Although there was a temporary suspension of the Jones Act restrictions, the fact is that US citizens are net losers from the granting of special privileges to a particular industry & a small subset of the workforce. While all Americans must either do without or pay higher prices for ALL goods that arrive by ship to US seaports, America’s maritime policy provides large benefits to a relatively small group of workers & industrialists.


Finally, the requirements for the blending of ethanol into US gasoline supplies slowed down the provision of fuels to meet Congressional mandates that were imposed to benefit corporate farming giants like ADM.

Ignoring the need to provide “power to the people”, public policies tend grant privileges to the politically-well-connected.

The best way to end shortages & high prices is to END CORPORATE WELFARE!!!

US Federal Budget Deficit Reveals a Spending Problem; Not a Revenue Problem

Is it really necessary for the US federal government to increase revenues by raising tax rates to balance its budget?

That seems to be the conclusion drawn from information provided in the proposed budget of the Obama administration.

Consider that average federal revenue collections over the 10 years before Obama assumed office was 18.1% of GDP. Under the Obama budget proposal, revenue collections from FY2013 to FY2017 would increase to 18.8% of GDP.

By contrast, federal spending averaged 19.4% of GDP in the 10 years prior to Obama entering office but this ratio rose sharply to an average of 24.4% of GDP.

The Obama budget would purportedly reduce that average to 22.6% over the next 5 years if the accompanying economic growth assumptions hold true. But this is unlikely. Consider that the projection for FY2012 growth was 3.0% real GDP growth & 3.2% for FY2013. It turns out that FY2012 data shows growth of only 2.3%, far below that expected in the Obama budget.

The latest report on the annualized growth rate for US real GDP growth rate put the figure at 2% or about half of the average for economic recoveries after WWII. As it is, this feeble number depended on federal spending growing by 9.6%.

Without a higher rate of economic growth, higher tax rates will not solve the problem of large budget deficits. As long the rate of growth in the size of the public sector exceeds the rate of growth of the private sector, there will be a growing budgetary gap.

Instead of increased tax rates, there must be much greater restraint on government spending combined with policies that create the sort of certainty that will allow higher economic growth rates. For their part, higher tax rate increases will increase the burden on the private and lead to slower economic growth.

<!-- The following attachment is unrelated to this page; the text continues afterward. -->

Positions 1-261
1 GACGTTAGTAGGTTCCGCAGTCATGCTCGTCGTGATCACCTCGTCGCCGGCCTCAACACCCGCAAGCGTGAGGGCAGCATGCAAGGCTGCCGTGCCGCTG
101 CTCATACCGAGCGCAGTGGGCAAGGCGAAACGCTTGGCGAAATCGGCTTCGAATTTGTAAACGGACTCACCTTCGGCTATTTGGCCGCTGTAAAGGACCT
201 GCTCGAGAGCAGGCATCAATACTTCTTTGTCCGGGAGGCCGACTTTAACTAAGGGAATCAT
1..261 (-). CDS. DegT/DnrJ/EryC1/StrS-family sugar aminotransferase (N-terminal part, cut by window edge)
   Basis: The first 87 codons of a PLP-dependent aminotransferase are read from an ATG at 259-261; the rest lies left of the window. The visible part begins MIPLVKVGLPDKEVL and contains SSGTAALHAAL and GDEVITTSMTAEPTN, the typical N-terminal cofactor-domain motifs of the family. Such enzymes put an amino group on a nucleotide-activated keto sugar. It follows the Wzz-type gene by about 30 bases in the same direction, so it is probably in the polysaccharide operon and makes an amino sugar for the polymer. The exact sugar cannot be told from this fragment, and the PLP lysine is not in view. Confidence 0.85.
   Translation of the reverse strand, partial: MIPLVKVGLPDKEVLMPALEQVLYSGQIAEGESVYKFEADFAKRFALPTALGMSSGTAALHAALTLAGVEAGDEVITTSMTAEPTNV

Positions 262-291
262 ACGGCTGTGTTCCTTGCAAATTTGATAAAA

Examples of how to control or curb spending might start with some of the entitlement programs. For example, in fiscal year 2010, the Centers for Medicare & Medicaid Services (CMS)–the agency that administers Medicare and Medicaid–estimated that these programs made a total of over $70 billion in improper payments.

How can government officials in good conscience ask for more money from taxpayers when there is such rampant abuse & misuse of funds already in their hands?

Has Economic “Stimulus” Been Counter-Productive in Restoring Growth…?

In a recent WSJ article, Alan Blinder opines that” “When you suffer through the worst recession since the 1930s, healing takes a long time.”

Among his comments is a quote from John Adams, sic, ‘Facts are stubborn things; and whatever may be our wishes, our inclinations, or the dictates of our passion, they cannot alter the state of facts and evidence.”

Indeed, he should have examined the facts. There are many examples in history where deep recessions have been followed by rapid recoveries. Had he reviewed the historical record, he might have been able to understand why the current recovery, that supposedly began in June 2009, has dragged on for so long.

For example, a deep recession began in last half of 1920 when commodity prices fell from an index value of 248 in May 1920 to 141 by next August. Consumer price deflation was highest ever & industrial production fell by 30% & unemployment rate went from under 2% to nearly 12%.

By August 1921, an economic recovery was beginning.

How did this happen?

In those halcyon days before Keynesian theory promoted governments spending their way out of recession, there was NO deficit spending or “stimulus” packages.

The Harding administration CUT federal spending, exclusive of repayments of debt, from just over $6 billion in fiscal 1920 to just over $3 billion in fiscal 1923, a decline of 45%. As such, federal outlays fell from just over 7% of GNP to less than 4% (even as tax revenues declined over the same period).

Perhaps the cause of the sluggish restoration of trend-line growth for the US economy is that “stimulative” economic policies since 2008 have been worse than ineffective, Indeed, it appears that they have been counter-productive.